Centripetality and Agency

A second important and related directionality emerges out of autocatalysis - that of centripetality. To see this one notes in particular that any change in B is likely to involve a change in the amounts of material and energy that are required to sustain process B. As a corollary to selection pressure one immediately recognizes the tendency to reward and support any changes that serve to bring ever more resources into B. Because this condition pertains to any and all members of the causal circuit, any autocatalytic cycle becomes the epicenter of a centripetal flow of resources toward which as many resources as possible will converge (Figure 3). That is, an autocatalytic loop defines itself as the focus of centripetal flows. A didactic example of such centripetality is coral reef communities, which by their considerable synergistic activities draw a richness of nutrients out of a desertlike and relatively inactive surrounding sea.

The centripetality generated by autocatalysis is a much-neglected and essential attribute of the life process. For example, evolutionary narratives are replete with explicit or implicit references to such actions as striving or struggling, but the origin of such directional behaviors almost always remains unmentioned. Such actions are simply postulated. Centripetality, however, appears to be at the very roots of such behaviors. To see this, one only needs to recognize that it is centripetality that gives rise to the much vaunted competition, which is the crux of evolutionary theory. For centripetality guarantees that, whenever two or more autocatalytic loops exist in the same system and draw from the same pool of finite resources, competition among the foci necessarily ensues. In particular, whenever two loops share pathway segments in common, the result of this competition is likely to be the exclusion or radical diminution of one of the nonoverlapping sections. For example, should a new element D happen to appear and to connect with A and C in parallel to their connections with B (Figure 4), then

Centripetality

Centripetality

Figure 3 Centripetal action as engendered by autocatalysis.
Figure 4 (a) Original configuration. (b) Competition between component B and a new component D, which is either more sensitive to catalysis by A or a better catalyst of C. (c) B is replaced by D, and the loop section A-B-C by that of A-D-C.

if D is more sensitive to A and/or a better catalyst of C, the ensuing dynamics should favor D over B to the extent that B will either fade into the background or disappear altogether. That is, the selection pressure and centripetality generated by complex autocatalysis (a macroscopic ensemble) is capable of shaping and replacing its own elements. Perhaps the instances that spring most quickly to mind here involve the evolution of obli-gately mutualistic pollinators, such as yuccas and yucca moths, which coevolve with the yucca so as to displace other pollinators.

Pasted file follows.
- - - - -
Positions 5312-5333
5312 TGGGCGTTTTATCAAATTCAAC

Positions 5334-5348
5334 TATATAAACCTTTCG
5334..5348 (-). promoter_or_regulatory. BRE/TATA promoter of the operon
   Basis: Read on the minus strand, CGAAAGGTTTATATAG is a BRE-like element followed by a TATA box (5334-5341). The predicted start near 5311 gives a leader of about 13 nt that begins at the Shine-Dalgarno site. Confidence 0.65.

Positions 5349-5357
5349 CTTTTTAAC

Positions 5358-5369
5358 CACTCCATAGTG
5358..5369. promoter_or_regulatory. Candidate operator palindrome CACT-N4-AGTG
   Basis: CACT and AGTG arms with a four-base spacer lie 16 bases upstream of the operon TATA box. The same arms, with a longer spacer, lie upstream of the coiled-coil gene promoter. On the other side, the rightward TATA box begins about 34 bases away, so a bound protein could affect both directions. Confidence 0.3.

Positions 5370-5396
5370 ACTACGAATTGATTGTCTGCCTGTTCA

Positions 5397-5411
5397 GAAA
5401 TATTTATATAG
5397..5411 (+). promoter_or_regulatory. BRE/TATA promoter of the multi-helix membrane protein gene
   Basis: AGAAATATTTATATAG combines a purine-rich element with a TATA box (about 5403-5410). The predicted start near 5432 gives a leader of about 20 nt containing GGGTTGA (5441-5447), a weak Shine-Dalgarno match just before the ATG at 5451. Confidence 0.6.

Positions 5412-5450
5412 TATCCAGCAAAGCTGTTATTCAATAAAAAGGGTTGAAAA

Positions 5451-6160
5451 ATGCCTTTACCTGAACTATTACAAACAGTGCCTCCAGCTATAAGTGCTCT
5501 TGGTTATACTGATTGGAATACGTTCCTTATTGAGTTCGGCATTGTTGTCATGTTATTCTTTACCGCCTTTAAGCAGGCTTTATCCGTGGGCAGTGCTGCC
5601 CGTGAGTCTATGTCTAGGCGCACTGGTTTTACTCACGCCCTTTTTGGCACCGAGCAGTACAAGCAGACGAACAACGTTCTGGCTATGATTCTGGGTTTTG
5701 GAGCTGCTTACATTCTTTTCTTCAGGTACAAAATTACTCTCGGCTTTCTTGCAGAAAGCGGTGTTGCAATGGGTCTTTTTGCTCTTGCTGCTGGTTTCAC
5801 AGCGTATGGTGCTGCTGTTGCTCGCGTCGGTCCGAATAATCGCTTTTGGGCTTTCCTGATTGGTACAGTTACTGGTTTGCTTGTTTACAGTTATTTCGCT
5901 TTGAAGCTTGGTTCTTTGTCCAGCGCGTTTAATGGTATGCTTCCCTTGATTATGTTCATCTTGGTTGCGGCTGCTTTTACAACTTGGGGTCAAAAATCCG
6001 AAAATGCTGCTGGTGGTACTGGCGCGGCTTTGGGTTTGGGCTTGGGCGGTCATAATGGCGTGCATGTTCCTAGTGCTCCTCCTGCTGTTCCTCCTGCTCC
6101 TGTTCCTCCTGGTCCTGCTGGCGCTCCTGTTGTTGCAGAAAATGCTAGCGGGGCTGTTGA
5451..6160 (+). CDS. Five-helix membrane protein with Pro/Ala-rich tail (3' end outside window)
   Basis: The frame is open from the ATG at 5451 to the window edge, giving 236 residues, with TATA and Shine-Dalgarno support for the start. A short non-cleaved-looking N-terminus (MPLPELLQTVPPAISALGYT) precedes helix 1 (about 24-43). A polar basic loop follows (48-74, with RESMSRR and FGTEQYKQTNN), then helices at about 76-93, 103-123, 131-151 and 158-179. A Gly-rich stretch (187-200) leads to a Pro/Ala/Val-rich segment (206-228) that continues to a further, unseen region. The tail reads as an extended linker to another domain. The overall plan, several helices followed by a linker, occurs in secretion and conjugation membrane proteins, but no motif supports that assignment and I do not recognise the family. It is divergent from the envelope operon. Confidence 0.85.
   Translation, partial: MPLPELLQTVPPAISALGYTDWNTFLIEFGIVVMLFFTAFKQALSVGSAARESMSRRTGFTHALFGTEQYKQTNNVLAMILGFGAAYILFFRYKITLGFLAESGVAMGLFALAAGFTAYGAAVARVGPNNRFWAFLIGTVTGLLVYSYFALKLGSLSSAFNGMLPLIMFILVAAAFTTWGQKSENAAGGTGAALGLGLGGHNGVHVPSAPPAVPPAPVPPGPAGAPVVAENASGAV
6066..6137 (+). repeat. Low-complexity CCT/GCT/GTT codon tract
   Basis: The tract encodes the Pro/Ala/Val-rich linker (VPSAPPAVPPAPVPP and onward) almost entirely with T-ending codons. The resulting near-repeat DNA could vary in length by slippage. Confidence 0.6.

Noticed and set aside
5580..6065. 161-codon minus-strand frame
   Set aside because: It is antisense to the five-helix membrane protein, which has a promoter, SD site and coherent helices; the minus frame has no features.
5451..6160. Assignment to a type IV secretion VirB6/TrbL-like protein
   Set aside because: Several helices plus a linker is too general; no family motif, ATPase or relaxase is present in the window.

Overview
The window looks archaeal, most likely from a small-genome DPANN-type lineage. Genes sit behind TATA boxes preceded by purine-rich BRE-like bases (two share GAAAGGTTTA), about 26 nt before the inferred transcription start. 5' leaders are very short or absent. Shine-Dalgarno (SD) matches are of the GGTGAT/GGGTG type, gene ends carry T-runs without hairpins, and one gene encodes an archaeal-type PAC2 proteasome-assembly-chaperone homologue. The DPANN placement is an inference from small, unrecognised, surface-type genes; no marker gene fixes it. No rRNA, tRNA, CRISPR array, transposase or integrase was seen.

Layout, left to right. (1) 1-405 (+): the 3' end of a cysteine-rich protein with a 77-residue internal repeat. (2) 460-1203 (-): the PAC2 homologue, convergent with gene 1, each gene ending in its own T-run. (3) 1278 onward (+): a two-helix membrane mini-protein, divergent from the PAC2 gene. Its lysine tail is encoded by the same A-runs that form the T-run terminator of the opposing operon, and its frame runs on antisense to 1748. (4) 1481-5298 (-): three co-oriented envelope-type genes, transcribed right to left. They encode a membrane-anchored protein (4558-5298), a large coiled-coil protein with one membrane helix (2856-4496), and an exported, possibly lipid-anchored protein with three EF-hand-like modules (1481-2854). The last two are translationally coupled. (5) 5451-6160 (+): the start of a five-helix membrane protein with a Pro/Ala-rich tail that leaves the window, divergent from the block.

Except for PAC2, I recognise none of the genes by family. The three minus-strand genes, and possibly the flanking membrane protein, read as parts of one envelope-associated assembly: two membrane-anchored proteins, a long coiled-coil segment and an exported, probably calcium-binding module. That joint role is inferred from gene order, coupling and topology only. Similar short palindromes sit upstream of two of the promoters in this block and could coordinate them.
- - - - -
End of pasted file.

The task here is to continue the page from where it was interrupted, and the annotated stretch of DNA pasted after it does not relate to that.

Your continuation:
One notes in passing that the same tendency to replace B with D could as readily replace a defective or destroyed B with another similar component B', that is, autocatalysis lies behind the ability of living systems to repair themselves.

It becomes obvious that the autocatalytic system is no longer acting merely at the behest of externalities, but it is actively drawing ever more resources unto itself.In fact, the tendency of centripetality to transform as much as possible into itself lies at the very crux of evolutionary drive; for absent such striving, there would be no competition at the next level up.

Furthermore, one perceives autocatalytic action as the agency behind one of a pair of agonistic tendencies that together account for the patterns of life-forms and functions. On the one hand is the stochastic, entropic tendency to fall apart, which at the same time generates new diversities of form and behavior. Arrayed against the inevitable centrifugal drift toward disorder is the autocatalytic selection and centripetal pull toward greater activity and tighter organization. Opposing thrusts though they are, the continued development of life would be impossible without the actions of both.

Finally, the focal position that autocatalytic configurations of processes occupy in the phenomenon of life is aptly illustrated by considering what differs between a living organism (say a deer) and the same entity immediately upon death. The mass of the deer remains the same, as does its overall form, chemical constitution, embodied energy, and genomic configuration. What the live deer had that the dead deer no longer possesses is simply its configuration of autocatalytic processes.

See also: Ecological Network Analysis, Ascendency; Ecological Network Analysis, Energy Analysis.

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